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Santino Marella Shares The Backstory On How He Started Doing The Cobra

Santino Marella opens up about his famous signature maneuver, The Cobra.

The former WWE star and current IMPACT producer/talent spoke about the Cobra during an interview with Chris Van Vilet, which includes backstory on the moves’ origin, and how it went from a House Show act to a mainstream phenomenon. Highlights from the interview can be found below.

On first learning to do the cobra:

I was in Japan, for most of 2004 I was living in Japan. After the shows there, we all go to the bars and restaurants. There was a gentleman named Carl who was friends with my coach Mr. Ishikawa and he was just sitting at the table and he showed me this thing where he transforms his arm into this little kind wooden puppet type thing. I remember looking at Mr. Ishikawa and going ‘I don’t get it, what is that?’ He was like ‘Oh, it’s just a funny thing he does.’ He made me try it and the next time I saw him he’s like ‘Do you remember how to do it?’ and that was it. It was just a little funny thing between us.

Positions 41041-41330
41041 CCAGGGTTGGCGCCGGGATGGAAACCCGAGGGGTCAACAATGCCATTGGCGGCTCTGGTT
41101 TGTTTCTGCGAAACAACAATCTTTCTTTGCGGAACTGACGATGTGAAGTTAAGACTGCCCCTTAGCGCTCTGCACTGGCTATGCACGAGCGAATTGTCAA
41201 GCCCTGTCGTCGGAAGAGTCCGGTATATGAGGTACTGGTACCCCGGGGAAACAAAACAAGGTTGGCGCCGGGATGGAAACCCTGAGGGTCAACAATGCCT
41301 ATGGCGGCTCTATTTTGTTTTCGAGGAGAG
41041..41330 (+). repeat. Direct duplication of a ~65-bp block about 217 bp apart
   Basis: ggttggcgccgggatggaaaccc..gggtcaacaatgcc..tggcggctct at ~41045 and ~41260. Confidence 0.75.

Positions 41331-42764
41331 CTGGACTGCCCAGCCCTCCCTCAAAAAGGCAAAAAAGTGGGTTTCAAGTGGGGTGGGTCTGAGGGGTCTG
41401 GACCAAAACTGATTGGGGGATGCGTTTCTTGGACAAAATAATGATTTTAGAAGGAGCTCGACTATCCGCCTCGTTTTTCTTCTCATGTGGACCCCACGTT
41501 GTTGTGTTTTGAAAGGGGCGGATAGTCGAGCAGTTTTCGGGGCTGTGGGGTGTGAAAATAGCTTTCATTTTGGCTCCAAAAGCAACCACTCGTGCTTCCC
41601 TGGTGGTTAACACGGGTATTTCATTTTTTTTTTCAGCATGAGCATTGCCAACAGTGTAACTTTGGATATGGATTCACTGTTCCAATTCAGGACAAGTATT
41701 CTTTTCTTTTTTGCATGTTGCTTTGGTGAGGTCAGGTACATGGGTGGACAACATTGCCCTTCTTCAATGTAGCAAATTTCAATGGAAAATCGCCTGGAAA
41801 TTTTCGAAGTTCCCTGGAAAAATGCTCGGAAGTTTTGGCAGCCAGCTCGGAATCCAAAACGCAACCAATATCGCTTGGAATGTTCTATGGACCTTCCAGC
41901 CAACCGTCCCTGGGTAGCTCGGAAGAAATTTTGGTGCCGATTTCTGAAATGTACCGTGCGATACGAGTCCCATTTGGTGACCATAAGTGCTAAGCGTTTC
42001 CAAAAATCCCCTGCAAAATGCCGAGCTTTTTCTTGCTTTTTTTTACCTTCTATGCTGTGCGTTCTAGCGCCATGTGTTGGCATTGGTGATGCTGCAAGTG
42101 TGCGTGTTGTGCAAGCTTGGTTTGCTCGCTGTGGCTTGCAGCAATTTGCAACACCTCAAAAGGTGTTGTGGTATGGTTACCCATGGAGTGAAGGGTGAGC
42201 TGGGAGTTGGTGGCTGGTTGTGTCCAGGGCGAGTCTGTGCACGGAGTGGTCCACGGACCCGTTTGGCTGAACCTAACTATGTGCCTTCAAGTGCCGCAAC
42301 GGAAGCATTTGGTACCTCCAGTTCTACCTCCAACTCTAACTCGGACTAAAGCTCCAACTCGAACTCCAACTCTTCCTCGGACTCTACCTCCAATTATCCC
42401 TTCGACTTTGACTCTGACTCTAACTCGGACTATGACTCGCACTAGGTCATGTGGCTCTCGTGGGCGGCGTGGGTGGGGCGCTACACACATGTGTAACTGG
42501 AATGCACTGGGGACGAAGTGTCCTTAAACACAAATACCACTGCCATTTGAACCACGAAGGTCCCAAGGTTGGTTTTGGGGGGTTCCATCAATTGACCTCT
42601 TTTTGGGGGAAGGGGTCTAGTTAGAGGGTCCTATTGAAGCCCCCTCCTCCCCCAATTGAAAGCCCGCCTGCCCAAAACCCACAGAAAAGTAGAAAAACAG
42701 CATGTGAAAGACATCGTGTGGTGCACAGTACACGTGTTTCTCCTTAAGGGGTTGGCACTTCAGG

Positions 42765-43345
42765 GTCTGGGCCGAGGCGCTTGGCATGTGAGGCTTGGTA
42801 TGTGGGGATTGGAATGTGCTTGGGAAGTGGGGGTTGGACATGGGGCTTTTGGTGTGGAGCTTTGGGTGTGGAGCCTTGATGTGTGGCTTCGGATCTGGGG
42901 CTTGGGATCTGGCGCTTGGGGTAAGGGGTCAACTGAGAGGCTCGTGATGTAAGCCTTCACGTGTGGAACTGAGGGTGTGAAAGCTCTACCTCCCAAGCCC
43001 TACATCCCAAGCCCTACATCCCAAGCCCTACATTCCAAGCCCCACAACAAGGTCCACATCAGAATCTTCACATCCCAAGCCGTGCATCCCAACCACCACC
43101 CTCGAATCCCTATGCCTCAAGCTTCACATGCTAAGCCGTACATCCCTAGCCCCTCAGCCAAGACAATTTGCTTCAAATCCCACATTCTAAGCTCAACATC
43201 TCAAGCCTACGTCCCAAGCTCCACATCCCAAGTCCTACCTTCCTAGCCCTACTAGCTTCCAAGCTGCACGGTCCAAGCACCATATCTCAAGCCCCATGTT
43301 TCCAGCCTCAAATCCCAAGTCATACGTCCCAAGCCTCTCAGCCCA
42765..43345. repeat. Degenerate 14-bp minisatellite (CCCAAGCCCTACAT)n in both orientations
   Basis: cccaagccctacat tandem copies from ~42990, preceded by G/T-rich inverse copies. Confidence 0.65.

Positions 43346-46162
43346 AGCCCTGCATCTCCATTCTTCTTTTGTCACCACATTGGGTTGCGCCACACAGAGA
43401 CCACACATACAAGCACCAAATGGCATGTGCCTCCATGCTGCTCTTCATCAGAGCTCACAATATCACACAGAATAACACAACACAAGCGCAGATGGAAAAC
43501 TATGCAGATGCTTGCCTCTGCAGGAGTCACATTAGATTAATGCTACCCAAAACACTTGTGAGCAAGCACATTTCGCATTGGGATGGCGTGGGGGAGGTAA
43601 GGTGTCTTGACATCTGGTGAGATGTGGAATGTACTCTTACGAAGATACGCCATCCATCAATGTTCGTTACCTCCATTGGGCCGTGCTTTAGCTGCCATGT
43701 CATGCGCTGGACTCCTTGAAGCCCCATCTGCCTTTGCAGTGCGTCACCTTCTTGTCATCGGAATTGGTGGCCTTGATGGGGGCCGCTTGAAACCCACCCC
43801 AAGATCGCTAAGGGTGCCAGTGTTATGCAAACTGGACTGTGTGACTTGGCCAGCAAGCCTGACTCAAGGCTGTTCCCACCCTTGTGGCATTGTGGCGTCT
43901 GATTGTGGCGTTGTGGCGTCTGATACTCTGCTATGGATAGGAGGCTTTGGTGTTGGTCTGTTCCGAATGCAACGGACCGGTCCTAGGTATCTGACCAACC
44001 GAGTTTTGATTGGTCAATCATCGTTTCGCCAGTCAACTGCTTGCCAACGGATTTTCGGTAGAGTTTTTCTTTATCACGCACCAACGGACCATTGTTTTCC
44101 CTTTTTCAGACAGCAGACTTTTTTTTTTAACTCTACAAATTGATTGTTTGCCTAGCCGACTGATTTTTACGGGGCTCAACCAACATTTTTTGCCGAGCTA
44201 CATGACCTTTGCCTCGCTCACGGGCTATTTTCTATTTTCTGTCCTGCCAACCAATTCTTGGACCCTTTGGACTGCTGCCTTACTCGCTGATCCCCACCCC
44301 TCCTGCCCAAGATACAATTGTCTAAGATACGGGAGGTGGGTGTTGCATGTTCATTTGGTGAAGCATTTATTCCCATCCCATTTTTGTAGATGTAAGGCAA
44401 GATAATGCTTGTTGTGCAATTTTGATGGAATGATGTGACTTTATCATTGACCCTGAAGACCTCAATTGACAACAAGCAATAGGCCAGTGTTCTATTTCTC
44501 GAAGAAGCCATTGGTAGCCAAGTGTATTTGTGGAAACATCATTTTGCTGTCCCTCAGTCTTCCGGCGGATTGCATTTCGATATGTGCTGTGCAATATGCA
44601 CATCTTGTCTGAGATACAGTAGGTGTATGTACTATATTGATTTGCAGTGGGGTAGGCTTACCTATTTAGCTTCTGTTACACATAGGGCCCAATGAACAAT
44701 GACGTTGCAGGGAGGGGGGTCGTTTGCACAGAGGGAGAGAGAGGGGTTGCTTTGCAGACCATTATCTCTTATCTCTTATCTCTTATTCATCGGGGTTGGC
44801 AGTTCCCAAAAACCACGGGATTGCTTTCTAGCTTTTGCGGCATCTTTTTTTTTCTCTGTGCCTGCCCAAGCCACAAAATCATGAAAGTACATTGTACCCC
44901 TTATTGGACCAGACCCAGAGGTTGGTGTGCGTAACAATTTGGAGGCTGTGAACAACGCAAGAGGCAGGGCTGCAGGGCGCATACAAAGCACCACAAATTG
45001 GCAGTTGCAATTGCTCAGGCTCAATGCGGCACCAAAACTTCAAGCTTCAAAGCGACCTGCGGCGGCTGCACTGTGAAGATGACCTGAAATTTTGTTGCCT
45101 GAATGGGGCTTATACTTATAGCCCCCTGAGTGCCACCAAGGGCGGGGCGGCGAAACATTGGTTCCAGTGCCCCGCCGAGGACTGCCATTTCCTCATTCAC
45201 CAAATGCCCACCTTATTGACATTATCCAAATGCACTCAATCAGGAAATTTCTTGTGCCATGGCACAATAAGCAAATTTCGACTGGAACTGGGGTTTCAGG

How he started doing it at WWE house shows and had John Cena tell him to keep doing it:

I’m guessing about five years later, I believe it was in Atlanta. I was wrestling either Chavo or Carlito, I said ‘Hey, I’m gonna try something during my comeback.’ So it’s like jab, clothesline, punch or whatever and then I stop and do the transformation to my arm and hit him and he turns away into a schoolboy. Without seeing it on TV, the audience immediately laughed. Cena, I always sat beside Cena, I came back through the curtain and he was like ‘I would keep that if I were you, that was funny.’

When Vince McMahon found out about the cobra:

I was doing it only on live events and then one I go to TV and Ricky Steamboat was my producer. I was wrestling Zack Ryder and [I was] going over with the Cobra, Vince wants to see the Cobra. I’m like ‘Vince knows about the Cobra?’ He was like ‘Yeah, he reads the reports.’ But the Cobra was crazy. Like in three weeks, really quickly, I would gesture for it and I would see in my peripheral vision the entire arena jumping up and I’m like ‘Really?’ Okay, they like it, I mean I didn’t find it that spectacular, but they loved it. I think we did it for a year without the sleeve and then we introduced the sleeve.

In a separate interview, Marella spoke about his new venture in IMPACT and getting to work with their talented roster. You can read about that here.

(H/T and transcribed by Fightful)

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